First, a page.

Digerati50: Michael Simon, the TV producer, taking farming to greater heights
By Tan Jee Yee October 24, 2021
- Finds perfect middle ground between tech and agriculture to change farming
- Aspires to change the face of paddy farming in Malaysia, a Khazanah startup winner
Digital News Asia (DNA) continues its series that profiles 50 influencers who are helping shape Malaysia’s Digital Economy, from Digerati50 2020-2021 (Vol 4), a special biennial print publication released in July 2020. The digital copy can be downloaded from the sidebar link.
The following in an expanded version of the article which first appeared in print edition in June 2020.
Like most people who got into organic foods, Michael Christian Simon, founder of Homegrown Productions Sdn Bhd just wants his family and him to eat healthier. He has been reading about the harmful effects of pesticide on vegetables, and decided a good way forward is to grow his own vegetables.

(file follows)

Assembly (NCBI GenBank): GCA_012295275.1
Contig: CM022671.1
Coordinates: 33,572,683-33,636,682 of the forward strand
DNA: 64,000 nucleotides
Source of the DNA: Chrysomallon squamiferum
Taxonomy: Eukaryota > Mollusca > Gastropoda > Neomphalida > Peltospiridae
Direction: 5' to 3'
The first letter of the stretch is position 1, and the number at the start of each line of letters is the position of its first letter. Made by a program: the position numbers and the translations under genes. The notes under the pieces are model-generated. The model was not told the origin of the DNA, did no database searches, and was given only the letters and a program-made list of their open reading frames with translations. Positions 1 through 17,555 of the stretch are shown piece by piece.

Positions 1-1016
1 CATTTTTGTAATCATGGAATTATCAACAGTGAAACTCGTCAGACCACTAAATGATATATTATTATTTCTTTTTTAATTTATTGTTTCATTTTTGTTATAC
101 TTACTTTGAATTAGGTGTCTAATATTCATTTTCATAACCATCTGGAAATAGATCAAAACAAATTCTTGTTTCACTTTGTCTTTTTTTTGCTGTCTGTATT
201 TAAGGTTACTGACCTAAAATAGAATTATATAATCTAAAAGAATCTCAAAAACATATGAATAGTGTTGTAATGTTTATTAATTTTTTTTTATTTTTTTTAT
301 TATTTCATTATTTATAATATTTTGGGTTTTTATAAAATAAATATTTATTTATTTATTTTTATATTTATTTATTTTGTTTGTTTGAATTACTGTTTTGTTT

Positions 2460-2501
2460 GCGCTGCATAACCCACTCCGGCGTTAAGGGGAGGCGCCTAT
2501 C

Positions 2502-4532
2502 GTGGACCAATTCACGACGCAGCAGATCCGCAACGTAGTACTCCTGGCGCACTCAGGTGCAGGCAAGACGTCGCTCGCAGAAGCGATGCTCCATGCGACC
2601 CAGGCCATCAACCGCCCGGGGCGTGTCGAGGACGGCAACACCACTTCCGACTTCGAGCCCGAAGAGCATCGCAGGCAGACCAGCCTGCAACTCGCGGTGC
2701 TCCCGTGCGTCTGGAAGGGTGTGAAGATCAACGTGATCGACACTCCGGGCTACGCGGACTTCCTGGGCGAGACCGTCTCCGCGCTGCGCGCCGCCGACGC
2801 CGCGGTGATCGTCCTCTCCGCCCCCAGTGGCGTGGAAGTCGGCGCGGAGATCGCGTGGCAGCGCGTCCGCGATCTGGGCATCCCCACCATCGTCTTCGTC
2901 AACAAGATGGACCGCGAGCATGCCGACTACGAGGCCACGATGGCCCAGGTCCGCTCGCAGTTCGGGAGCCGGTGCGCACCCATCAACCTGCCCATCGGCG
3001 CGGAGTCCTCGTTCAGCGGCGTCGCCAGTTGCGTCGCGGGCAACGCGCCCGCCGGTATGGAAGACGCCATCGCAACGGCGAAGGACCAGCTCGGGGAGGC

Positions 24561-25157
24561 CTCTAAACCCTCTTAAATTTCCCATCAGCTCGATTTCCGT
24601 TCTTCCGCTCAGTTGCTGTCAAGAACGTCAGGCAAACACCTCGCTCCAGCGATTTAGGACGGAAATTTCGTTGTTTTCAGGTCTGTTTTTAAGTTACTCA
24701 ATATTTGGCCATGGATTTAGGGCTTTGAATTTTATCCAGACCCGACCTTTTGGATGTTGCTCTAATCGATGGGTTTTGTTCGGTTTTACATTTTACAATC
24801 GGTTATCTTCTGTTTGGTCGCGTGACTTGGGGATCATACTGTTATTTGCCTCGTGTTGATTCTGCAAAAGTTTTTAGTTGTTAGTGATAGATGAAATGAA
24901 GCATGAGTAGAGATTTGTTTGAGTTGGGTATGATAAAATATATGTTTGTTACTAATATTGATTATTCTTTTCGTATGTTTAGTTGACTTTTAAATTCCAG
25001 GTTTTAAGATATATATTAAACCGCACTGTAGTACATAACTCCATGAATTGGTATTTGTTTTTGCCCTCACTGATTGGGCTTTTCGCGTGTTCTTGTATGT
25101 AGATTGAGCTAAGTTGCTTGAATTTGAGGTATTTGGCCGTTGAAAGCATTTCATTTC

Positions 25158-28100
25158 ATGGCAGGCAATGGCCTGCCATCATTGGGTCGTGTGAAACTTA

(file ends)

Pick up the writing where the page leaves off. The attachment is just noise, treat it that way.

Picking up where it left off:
“You just want the best for your family. So I put my head down, and thought: ‘hey, you produce TV shows. What’s the difference from producing vegetables?’” he says.
Michael would say that he’s no farmer, but what has sprouted from his own farm aren’t just organic vegetables, but the seeds of an idea to turn aquaponics into something that will disrupt and decentralise farming in Malaysia.
He founded Homegrown Farms in 2017 with his wife, a former journalist, as a way to serve a group of people who want to eat healthy, but can’t seem to afford organic produce. While farming, he found that soil-based crops have a tendency to get attacked by pests. He initially warded them with their own natural concoctions of pest deterrents, but research led him to discover aquaponics.
Aquaponics is a farming system that combines aquaculture (the raising of fish) and hydroponics (growing plants without soil) into a symbiotic system. Removing soil from the equation, Michael found, led to far fewer pests and higher crop yields.